Opinion: ‘How I Met Your Mother’ finale: Why you should appreciate the not-so-perfect ending

The series finale of the long-running program "How I Met Your Mother" was met with mixed reviews.
The series finale of the long-running program “How I Met Your Mother” was met with mixed reviews.

In 2009, I sent my parents DVDs of “How I Met Your Mother” so that they’d have a better idea of what my life was like as a single twentysomething in the modern urban dating culture. All of the characters reminded me of people I knew (and occasionally of myself), and the show succeeded for nine years because so many other people felt the same way. Given that level of emotional connection, it wasn’t surprising to see social media explode with controversy over the series’ finale, especially considering that love it or hate it, it was certainly not a standard sitcom capper. As the New Republic’s Esther Breger fumed, the ending was “deeply unsatisfying, even infuriating.”

(Warning: spoilers ahead.)

Some context: the pilot of HIMYM began with everymanish Ted Mosby telling his teenage kids about the night he met a woman who we are led to believe is their mother, only to find out at the end of the first episode that she’s their non-familial “aunt,” Robin. Over the course of the rest of the series’ run, Ted and Robin date, break up and become close friends, with Robin eventually marrying Ted’s buddy Barney and Ted continuing on a romantic quest to find the titular Mother.

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In the final season, we get to meet and know the mother, fall in love with her, and then, in the final episode via a flash forward to the future, see her dying from an unnamed illness. We see Barney and Robin divorcing and the group of friends that the series revolved around growing apart and losing touch.

Of course, there is good news in the future as well -- successful careers, beautiful children -- but it’s bittersweet, with joyful moments accompanied by profound loss: loss of love, loss of life, loss of friends who became family as they grew into adulthood together (and their audience along with them). Finally, in the series’ last minutes, Ted gets permission from his kids to move on from their dead mother and rekindle the romance he had with Robin 25 years earlier.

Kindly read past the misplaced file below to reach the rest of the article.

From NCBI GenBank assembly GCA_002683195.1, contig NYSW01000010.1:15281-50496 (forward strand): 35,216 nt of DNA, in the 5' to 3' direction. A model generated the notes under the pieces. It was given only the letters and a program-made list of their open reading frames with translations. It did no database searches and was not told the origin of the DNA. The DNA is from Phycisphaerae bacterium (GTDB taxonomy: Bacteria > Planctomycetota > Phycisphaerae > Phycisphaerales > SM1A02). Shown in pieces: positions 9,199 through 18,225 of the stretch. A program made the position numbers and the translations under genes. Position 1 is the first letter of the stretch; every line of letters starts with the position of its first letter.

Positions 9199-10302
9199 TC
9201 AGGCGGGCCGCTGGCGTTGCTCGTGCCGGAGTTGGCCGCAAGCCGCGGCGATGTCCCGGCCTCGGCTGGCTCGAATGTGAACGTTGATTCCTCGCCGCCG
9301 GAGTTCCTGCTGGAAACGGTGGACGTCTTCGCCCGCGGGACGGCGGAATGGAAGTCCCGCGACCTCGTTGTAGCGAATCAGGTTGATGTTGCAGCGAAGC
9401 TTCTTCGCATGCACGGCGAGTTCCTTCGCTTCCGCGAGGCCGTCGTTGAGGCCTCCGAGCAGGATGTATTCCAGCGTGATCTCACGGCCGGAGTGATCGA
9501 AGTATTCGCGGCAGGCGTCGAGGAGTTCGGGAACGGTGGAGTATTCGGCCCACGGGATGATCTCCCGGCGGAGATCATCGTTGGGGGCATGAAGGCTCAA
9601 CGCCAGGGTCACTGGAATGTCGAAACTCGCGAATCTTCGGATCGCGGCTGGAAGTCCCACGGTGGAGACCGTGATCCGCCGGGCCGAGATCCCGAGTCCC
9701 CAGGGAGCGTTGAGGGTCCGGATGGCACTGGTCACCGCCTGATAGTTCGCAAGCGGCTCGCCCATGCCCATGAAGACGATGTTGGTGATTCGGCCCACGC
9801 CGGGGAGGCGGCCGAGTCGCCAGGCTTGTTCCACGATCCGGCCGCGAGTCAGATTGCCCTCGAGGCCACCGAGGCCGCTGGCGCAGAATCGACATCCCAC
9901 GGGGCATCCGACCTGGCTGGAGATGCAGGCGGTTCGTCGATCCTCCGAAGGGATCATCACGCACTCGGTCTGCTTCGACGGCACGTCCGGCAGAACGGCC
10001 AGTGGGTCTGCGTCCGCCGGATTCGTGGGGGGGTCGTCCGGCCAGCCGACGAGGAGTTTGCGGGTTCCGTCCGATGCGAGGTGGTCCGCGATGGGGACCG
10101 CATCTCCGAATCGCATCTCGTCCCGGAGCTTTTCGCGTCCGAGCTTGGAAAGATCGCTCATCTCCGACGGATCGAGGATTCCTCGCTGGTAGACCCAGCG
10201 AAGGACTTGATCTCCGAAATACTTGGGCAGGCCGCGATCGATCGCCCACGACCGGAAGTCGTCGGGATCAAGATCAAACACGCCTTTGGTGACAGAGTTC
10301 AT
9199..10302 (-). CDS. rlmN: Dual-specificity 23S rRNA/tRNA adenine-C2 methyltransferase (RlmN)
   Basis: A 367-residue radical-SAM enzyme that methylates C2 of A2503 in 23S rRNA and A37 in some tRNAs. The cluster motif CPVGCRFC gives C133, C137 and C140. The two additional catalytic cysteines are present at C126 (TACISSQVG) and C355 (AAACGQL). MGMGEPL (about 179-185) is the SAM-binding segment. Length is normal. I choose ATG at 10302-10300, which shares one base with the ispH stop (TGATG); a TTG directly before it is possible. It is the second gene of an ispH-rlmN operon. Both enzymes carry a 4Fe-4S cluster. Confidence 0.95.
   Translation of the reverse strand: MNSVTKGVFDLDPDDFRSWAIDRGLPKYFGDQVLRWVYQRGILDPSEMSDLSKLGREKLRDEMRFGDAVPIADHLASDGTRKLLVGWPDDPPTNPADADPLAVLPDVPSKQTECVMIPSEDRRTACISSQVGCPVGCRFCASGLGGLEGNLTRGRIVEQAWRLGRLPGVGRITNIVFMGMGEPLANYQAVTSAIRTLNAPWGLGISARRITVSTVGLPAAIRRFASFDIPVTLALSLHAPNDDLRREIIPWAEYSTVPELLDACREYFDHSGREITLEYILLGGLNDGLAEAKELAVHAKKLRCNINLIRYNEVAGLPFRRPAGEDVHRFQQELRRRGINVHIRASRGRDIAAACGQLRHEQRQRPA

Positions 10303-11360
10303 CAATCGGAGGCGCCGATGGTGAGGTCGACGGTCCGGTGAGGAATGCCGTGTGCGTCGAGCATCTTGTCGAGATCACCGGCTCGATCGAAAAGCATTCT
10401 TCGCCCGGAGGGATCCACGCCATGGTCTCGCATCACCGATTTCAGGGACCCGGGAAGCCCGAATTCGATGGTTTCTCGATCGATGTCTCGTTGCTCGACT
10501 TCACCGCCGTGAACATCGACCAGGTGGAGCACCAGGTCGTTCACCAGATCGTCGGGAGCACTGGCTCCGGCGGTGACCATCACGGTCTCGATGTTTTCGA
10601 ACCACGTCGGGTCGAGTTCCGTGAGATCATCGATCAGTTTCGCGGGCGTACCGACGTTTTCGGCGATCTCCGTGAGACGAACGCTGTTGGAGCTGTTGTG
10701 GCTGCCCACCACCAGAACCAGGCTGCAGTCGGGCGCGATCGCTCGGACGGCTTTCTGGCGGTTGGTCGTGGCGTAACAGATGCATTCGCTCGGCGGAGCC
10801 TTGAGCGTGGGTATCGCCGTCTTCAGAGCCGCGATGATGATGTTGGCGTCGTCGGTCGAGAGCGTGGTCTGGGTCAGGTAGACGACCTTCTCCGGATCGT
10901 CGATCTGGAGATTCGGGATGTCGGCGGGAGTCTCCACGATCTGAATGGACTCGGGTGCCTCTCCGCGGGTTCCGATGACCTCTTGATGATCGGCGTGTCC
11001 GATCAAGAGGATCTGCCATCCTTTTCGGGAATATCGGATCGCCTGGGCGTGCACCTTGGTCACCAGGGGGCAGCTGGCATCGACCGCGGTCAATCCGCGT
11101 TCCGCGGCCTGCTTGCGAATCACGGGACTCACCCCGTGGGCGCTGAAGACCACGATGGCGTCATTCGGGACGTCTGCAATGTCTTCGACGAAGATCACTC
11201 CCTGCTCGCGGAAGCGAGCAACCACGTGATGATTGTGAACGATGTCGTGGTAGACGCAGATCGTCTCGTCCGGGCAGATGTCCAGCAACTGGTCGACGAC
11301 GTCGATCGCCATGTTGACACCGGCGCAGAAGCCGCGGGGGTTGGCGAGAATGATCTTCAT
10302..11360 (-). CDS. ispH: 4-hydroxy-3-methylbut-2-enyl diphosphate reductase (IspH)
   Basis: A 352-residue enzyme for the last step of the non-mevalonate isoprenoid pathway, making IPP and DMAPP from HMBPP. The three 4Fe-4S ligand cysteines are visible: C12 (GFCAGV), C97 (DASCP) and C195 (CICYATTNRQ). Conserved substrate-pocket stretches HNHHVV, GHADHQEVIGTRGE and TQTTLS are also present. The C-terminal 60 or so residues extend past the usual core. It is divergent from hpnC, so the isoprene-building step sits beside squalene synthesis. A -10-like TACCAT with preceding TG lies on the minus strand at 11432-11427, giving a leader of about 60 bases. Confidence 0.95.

Naturally, some viewers felt like this ending pulled the rug out from under them, with plot lines that had developed for years -- the Barney/Robin coupling, Ted’s search for a wife, Ted moving on from Robin as she marries one of his best friends -- seemingly unraveling in minutes. But for me, and for many of my slightly older peers, seeing a group of dear friends losing touch is poignantly real. Seeing three marriages result in three very different outcomes -- lifelong love, quick divorce and death of a spouse -- feels painfully honest.

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Indeed, the writers’ decision to foreshadow the mother’s death for the last two seasons and then reveal it very suddenly in the finale, addressing it directly for only a few seconds, mirrored the process of a loved one dying from an illness: knowing deep down that it’s coming, it’s coming, it’s ... wait, that was it? Couldn’t we have had a few more seconds?

Which brings me to the final twist, the revelation that “How I Met Your Mother” was mostly about a relationship with a woman who wasn’t the kids’ mother at all, and that years later, Ted would ultimately return to her. Many viewers saw this ending as a betrayal of nine years’ worth of narrative, and of the mother herself. But by having the entire story turn out to be largely about Ted moving on from the mother, the series reached a much deeper truth: The narratives that we construct about our pasts are deeply shaped by our need to make sense of our present, especially in the wake of tragedy.

To wit: Is the version of the story Ted tells his kids about how he met their mother the same now as the version he would have told them while she was alive, before she got sick? Probably not. But six years after his wife’s death, Ted does what most of us would do: create a narrative that pulls together events in a way that addresses his current needs, a narrative in which his wife was not the end of his life’s story but rather a very important part of its middle. He weaves a tale full of seemingly insignificant moments around her to make their love seem, in retrospect, like it was meant to be, and then he uses the same process of narrative creation to forge a path forward after she is gone.

Ultimately, then, HIMYM captured not only how life offers both beautiful and painful moments; it showed how we tie those moments together retroactively into stories that allow us to make sense of our present. Not bad for a show I gave my parents so they’d understand modern dating.



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Joel Silberman is a Los Angeles-based writer and the producer of such viral Web videos as “Legitimate Rape” Pharmaceutical Ad (TW) and Kids Do The News. Follow him on Twitter @Wordpeggio.